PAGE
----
In light of recent circumstances, I have begun to contemplate the meaning of ‘Rain or Shine’ in regards to event forecasting. Historically, the all-encompassing nature of this terminology has held true. At Woodstock, though no one could have expected it, the preemptive message could have included birth, miscarriage, nudity, massive mud and death – among other stipulations. A couple dry Central Texas summers ago, the thousands of squinting, coughing, bandanna-masked ACL festival goers, would have likely appreciated drought, dehydration and blinding dust storm added to the list of ticket-stamped conditions.

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At the Modest Mouse concert May 9, I had the always-pleasant opportunity to see a great show with great friends. On this particular occasion, we drove down Hwy 71 through the Austin wine country on a lazy Wednesday afternoon to see a sold out show at The Backyard. The Backyard boasts of a ‘natural, open-air setting enveloped in the shade of 400 year old live oaks with multi-tiered decks, fishponds and plaza areas that illuminate the magic of the amphitheater’s atmosphere.’ Though I didn’t see any fishponds, what they did have was shitty parking and a full service bar. I’m a fan of any place you can watch a great live show and with a scotch and water in hand - fishponds or not.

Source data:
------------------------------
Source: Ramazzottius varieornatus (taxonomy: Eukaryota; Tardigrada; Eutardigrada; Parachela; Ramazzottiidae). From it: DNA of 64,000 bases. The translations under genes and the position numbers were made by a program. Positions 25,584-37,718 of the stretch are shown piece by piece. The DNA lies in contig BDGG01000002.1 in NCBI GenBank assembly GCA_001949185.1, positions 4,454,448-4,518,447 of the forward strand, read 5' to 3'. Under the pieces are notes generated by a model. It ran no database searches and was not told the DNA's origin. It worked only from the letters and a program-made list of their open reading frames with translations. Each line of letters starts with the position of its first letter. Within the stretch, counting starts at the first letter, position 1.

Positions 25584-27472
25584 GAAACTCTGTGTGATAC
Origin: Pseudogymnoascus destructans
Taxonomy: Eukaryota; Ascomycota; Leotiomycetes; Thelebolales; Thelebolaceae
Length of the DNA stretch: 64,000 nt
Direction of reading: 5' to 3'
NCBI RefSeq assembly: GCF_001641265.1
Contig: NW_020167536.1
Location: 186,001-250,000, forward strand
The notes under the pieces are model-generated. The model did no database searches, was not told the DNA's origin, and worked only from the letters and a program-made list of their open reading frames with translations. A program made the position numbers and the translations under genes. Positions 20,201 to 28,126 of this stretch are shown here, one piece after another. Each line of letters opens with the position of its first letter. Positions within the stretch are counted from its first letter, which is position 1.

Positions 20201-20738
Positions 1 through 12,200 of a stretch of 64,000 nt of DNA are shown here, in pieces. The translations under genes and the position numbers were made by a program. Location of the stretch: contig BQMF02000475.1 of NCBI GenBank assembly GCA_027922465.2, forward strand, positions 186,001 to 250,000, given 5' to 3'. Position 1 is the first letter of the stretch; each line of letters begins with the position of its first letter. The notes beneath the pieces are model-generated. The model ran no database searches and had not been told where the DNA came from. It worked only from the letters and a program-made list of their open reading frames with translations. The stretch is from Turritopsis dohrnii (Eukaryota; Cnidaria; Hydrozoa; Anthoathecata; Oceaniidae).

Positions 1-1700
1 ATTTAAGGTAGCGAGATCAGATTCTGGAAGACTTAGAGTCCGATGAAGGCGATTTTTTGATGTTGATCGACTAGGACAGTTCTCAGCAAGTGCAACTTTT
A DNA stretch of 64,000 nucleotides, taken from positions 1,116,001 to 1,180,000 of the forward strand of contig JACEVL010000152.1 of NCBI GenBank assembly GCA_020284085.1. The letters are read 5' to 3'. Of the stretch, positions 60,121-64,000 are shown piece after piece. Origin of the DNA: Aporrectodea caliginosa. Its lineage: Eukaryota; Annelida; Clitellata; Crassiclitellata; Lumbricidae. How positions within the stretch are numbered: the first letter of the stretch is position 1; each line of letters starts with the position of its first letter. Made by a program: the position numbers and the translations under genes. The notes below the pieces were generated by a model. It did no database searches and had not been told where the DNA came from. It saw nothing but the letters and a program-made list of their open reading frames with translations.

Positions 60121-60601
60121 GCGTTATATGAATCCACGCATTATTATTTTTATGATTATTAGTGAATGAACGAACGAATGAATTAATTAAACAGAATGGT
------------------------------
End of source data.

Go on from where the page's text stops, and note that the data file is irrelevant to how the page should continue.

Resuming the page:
It seemed like nothing could go wrong. Sure, the National Weather Service had issued a severe thunderstorm watch for most of Central Texas until 11p.m., and the local news posted a flash flood watch for the Hill Country through the night, but those guys are always guessing, and they had been striking out lately. Plus, there wasn’t an ominous cloud in the sky, and it hadn’t rained a drop all day.

In the hours that passed during our pre-show festivities, those fumbling meteorologists changed their story time and time again. While all these ‘experts’ were attempting to interpret their radar images and fancy satellite technology, my friends and I were enjoying track after track from the most recent We Were Dead Before the Ship Even Sank and swaying to the sweet sounds of former Smiths guitarist Johnny Marr who collaborated on the album. We would later discover, that by the time we were parking in a patchy field off 71, the forecast settled on a prediction:

“A line of thunderstorms is moving into the area from the west. The weather service says the storms are expected to reach the Austin area by 11 p.m.”

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Slowly a dark force became visible and slowly crept across the sky, closing all of us in darkness like a drawer of helpless figurines and with it came the rain. Sheets of rain waterfalled from the pavilion to the crowd below, and heavy winds shook the stage lighting and the oak trees surrounding all of us. 45 minutes or so into the set, front man Isaac Brock said simply, “Thanks to everybody for comin out tonight.” At that, 5000 people from the sold-out show made a mass exodus for the doors.